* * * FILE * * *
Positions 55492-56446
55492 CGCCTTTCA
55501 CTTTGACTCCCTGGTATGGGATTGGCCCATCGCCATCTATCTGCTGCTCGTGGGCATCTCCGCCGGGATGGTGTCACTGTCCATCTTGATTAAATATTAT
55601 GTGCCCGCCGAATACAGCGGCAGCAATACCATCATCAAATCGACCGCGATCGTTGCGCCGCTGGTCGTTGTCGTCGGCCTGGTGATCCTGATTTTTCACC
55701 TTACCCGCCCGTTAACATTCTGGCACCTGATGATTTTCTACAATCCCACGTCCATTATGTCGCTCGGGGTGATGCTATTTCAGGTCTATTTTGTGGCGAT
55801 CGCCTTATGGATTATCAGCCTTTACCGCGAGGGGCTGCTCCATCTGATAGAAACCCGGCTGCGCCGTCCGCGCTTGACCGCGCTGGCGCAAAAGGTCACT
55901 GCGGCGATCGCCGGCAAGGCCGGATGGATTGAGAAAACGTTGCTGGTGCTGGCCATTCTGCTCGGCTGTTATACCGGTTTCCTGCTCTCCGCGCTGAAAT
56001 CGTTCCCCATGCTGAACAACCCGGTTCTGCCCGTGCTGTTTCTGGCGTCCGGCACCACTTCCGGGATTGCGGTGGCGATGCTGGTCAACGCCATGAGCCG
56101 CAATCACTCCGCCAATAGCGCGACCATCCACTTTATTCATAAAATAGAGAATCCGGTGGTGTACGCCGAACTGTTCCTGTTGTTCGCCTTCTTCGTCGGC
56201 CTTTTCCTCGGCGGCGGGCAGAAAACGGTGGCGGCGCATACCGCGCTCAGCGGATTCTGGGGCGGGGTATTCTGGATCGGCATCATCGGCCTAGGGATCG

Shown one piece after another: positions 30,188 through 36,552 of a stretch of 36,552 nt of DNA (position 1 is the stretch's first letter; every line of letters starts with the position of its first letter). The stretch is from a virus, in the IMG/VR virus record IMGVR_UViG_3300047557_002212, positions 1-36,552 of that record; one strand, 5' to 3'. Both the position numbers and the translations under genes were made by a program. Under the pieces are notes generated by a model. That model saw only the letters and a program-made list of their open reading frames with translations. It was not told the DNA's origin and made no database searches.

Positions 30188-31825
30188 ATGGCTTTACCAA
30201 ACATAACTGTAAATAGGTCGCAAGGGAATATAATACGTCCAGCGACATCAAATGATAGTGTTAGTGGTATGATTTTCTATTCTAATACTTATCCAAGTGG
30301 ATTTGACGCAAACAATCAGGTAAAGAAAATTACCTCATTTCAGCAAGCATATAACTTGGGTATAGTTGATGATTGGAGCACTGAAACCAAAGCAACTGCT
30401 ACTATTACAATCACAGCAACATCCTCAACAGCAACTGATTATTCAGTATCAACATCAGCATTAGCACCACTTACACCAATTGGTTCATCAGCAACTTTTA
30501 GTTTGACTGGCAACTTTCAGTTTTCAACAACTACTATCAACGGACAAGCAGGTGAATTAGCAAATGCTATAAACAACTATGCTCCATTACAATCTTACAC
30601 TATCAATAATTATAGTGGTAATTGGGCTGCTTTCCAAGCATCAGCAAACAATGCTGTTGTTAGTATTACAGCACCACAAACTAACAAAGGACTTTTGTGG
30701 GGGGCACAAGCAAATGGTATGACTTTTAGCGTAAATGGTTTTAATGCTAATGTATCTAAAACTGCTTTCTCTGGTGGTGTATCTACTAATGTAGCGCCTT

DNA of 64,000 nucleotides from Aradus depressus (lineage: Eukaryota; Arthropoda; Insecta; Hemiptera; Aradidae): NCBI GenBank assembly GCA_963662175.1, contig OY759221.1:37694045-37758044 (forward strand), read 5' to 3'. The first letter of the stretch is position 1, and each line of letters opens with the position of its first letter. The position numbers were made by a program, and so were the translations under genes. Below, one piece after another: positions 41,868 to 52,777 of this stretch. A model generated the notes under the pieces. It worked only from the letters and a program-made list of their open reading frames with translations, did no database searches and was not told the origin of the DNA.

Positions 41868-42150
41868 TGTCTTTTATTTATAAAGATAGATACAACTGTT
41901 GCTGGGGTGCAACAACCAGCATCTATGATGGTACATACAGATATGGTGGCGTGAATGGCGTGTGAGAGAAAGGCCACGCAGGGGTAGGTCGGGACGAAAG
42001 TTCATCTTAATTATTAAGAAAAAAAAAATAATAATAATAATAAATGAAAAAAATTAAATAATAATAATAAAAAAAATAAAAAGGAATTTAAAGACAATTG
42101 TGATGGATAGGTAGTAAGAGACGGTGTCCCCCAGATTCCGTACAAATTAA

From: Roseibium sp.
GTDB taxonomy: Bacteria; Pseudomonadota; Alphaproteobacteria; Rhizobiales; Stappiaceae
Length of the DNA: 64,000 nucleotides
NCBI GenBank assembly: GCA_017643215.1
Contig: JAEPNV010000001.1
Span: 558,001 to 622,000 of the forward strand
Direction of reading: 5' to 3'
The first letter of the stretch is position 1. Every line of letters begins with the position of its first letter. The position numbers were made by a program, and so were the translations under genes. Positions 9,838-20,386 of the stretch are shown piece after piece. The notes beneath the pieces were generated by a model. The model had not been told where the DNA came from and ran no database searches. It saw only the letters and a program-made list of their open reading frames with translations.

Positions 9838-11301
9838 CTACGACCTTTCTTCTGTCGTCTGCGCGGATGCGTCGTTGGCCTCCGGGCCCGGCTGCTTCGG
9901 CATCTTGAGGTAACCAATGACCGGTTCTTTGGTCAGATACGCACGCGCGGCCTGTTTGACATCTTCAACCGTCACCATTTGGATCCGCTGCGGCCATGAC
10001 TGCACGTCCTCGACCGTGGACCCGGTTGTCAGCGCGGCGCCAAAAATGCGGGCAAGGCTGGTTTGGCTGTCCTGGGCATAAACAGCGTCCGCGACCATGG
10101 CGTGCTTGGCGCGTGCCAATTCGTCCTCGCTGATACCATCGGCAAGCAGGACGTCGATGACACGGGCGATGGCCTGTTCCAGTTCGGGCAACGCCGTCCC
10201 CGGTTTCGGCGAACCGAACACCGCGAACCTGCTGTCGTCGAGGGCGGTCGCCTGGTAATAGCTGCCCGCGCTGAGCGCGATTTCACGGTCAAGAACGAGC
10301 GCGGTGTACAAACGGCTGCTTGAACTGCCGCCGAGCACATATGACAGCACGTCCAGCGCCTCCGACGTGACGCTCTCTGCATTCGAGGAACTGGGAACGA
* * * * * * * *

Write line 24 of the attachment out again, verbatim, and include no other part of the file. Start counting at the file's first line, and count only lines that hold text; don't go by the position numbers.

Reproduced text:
42001 TTCATCTTAATTATTAAGAAAAAAAAAATAATAATAATAATAAATGAAAAAAATTAAATAATAATAATAAAAAAAATAAAAAGGAATTTAAAGACAATTG